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Material for smoke boxes

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michael bird22/02/2011 15:50:18
22 forum posts
9 photos
Hi all,
For the smoke box (the how to book) tells me that I need a 2.1/2" long piece of steel tube to finish at 4.1/8" diameter with a minimum wall thickness of 3/32".
Has anybody any ideas where on earth I can find such a piece or even a solid chunk that I can bore out?
Hope you can help,
DMB22/02/2011 16:01:33
958 forum posts
Hi Michael,
Obtain a piece of steel sheet and roll it. Probably comes only in metric thickness - 2 or 3mm? No rollers? do you know a club member who will do it for you? Alternatively, pay a supplier to roll and braze it. Blackgates used to do this service but it is an expensive option.
Phil Ashman22/02/2011 16:31:16
33 forum posts
My smokebox is rolled from a piece of sheet, but if I were doing it again I'd use a piece of tube if possible. Although it looks perfectly round, it isn't quite, so I had troubles getting the chimney, saddle, and door ring to fit snugly. Mine's made of brass, so there's some give in it, but I reckon you could have quite a struggle getting a door ring into a steel tube that wasn't quite round.
colin hawes22/02/2011 16:44:37
502 forum posts
18 photos
Hi Michael, Note that if you roll a tube the job will probably have a flat at the start so roll an overlap so you can saw the starting flat off.
JasonB22/02/2011 16:46:26
17066 forum posts
1839 photos
1 articles
If you can't roll it yourself then try these people.
Its usual to roll and weld a TE smokebox, thats how mine is done. Unfortunately your size cannot be turned from Round hollow section or API schedule tube. 2.5mm sheet is available and would do for 3/32"
mgj22/02/2011 18:18:53
1008 forum posts
14 photos
And mine - I just got a local engineering firm to roll it up out 3mm - 1/8 steel, plus folding the perch bracket and I MIGed it up. Rivets and dummy plates concealed the weld, so it looks propely riveted. whole lot cost £15.
Then the rings, I just turned them till they were a snug fit, and welded them in, though SS would work, and then dummy rivets. Of course with welding nothing will be round round, so I just turned the ID to the right dimension, such that it was snug over the boiler, and that black graphite goo does the rest.
The little loco is even easier since the smokebox is rolled and silver soldered in brass. I'll turn the rings, and go to a heating firm to get a couple of large jubilee clips and wind that round the box while I SS the gunmetal rings in - I don't know what ss alloy they used but I'm assuming EF or AG2. Then turn to dimension/round in the 4 jaw. Being a copper boiler, the rivents won't be dummies.
I'm rather conscious that I at least am not trying to build the engines for Saturn V. Merely hanging grimly on to the trailing edge of technology. As long as it looks (very) decent, the door opens and its all airtight, more is not really necessary?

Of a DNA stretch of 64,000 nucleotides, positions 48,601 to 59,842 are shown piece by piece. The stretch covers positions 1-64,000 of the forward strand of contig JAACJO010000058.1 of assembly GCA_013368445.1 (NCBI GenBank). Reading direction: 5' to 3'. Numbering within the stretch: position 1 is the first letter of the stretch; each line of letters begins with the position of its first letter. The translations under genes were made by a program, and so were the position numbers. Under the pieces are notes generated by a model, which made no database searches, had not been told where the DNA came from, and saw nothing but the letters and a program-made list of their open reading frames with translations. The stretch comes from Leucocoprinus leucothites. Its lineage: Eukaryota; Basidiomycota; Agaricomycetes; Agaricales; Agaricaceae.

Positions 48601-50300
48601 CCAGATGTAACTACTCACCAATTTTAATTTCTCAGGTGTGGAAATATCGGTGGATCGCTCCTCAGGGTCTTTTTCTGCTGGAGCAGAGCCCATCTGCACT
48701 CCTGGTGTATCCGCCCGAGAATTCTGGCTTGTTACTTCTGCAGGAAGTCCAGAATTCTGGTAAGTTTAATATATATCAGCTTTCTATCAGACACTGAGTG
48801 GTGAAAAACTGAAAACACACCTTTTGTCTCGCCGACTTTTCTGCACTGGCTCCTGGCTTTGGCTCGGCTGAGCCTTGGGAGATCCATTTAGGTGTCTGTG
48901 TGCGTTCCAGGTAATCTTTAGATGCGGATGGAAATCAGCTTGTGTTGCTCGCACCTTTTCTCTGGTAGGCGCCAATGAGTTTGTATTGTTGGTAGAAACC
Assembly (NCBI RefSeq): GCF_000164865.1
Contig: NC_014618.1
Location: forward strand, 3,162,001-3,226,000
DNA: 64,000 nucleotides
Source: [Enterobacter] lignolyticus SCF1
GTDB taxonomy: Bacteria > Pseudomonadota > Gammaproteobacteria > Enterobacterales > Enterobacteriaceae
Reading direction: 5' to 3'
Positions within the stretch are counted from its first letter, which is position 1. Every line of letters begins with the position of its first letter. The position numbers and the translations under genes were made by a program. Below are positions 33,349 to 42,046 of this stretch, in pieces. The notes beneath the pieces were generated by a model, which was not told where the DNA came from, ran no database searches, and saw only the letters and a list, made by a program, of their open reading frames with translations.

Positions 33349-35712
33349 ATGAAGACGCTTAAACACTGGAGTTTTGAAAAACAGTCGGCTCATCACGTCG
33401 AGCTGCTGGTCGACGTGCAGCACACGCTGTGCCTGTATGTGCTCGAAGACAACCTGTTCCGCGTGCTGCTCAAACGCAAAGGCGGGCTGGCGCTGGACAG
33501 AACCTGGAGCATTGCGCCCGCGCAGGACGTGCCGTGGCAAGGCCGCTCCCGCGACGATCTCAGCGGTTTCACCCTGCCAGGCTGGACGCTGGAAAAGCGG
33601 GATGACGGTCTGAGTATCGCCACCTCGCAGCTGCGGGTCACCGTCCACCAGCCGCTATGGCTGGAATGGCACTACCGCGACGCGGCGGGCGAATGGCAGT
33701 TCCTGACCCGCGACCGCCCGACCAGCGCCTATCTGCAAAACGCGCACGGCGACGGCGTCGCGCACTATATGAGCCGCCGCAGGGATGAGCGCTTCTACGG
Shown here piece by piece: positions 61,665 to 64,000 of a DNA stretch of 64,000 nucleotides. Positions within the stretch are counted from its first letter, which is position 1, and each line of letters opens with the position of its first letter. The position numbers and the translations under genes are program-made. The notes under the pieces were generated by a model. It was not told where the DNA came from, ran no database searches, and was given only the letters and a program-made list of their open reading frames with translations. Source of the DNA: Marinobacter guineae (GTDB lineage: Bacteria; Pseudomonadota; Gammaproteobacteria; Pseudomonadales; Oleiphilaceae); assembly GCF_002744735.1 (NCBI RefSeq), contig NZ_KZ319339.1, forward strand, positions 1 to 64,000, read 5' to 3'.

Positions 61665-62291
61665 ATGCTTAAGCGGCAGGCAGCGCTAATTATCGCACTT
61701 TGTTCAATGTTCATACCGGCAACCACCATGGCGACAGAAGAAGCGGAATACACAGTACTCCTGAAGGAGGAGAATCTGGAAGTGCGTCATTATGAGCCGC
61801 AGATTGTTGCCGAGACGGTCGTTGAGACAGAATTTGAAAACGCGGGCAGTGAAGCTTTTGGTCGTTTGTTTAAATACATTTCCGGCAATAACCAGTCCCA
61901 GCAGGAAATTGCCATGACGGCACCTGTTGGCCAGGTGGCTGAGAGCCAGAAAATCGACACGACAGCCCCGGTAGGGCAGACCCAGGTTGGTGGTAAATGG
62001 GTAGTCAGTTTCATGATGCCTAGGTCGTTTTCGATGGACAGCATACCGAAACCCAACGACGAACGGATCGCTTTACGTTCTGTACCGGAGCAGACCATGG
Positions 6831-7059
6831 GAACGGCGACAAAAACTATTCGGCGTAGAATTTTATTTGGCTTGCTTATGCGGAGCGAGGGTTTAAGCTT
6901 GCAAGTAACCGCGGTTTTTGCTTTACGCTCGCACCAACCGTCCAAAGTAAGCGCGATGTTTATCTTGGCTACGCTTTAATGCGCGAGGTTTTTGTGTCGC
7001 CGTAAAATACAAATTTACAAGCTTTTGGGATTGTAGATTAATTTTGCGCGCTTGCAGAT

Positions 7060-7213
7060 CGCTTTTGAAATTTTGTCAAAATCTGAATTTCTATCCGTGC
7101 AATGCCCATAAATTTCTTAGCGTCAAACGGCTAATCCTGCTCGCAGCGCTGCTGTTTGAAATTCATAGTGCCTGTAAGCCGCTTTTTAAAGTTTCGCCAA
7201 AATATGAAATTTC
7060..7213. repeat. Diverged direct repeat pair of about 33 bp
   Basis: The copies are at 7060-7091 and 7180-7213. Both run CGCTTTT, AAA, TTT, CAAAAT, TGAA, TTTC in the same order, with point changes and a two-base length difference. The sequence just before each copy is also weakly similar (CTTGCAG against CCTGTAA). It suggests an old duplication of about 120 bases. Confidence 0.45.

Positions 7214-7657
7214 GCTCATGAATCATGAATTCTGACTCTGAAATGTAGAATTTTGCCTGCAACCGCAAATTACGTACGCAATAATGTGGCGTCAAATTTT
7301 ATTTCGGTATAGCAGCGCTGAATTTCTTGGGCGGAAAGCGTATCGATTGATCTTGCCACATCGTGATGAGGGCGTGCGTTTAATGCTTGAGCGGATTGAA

Nicholas Farr22/02/2011 20:42:34
2067 forum posts
995 photos
Hi, when rolling hot rolled steel into a cylinder, it is always best to roll a slight curve, then turn it over and roll the curve to other way and then finally turn it back to the side you strated on to roll your cylinder. This method breaks the suface grain structure stresses, from the manufacturing process and gives a much truer roundness in your finished cylinder.
The type of rolls will depend on how much flat portion there is at the beginning and end of the roll. Pyramid rolls will always have a largish flate portion at both the beginnig and end of the roll and an allowance will have to be made in the length of the material from the start if you intend to cut these off to avoid having a flat place that you then have to deal with. The other method is to shape the ends to the correct radius prior to rolling.
In fabrication shops this is normally done by nipping it in the rolls with the edge of the plate just over hanging the bottom roll and then hammering it along its length, then advancing it sligtly and repeating a few times until you get the correct shape using a profile gauge for the length requiered for the rolls you are using. It is then rolled through and the other end is given the same treatment. When both ends have been done, it is removed from the rolls and turned over and then rolled to shape. This method saves on material, but is a little time consuming.
Pinch rolls are not supposed to leave any flat at the start or finish of the roll, but I haven't used a set that actually does this, so one of the above methods may have to be used, but the portion won't be as long.
Once your cylinder has been rolled and the joint welded, and with the weld dressed, it can be returned to the rolls and be slightly over rolled for a couple of revs' to take out any ovalness that may be presant if needed.
Regards Nick.

Edited By Nicholas Farr on 22/02/2011 20:45:16

michael bird01/03/2011 07:27:18
22 forum posts
9 photos
Sorry for the delay but can I now thank you all for your help and guidance. A special thank you to Jason for giving me the link to Feraday Cylinders. Nice people, have ordered one, job done.
Regards Mick
DMB01/03/2011 09:17:12
958 forum posts
Hi Phil,
I admit that my rolled - sheet Sweet Pea smokebox looks round until, like you say you put the turned rings in each end. When I finally fix them, I will bung up the small gaps with Bosswhite or similar `gunge` and paint over with heat - resistant black paint sold for i.c. engine manifolds.
mgj01/03/2011 17:44:07
1008 forum posts
14 photos
You may well find if one is not over enthusiastic about turning to dimension, that with a light tap fit you will bring it round, or pretty nearly so.

Mine is Metre Maid, so its the same tube and probalby the same source. I shall just bevel an edge a tad and silver solder.

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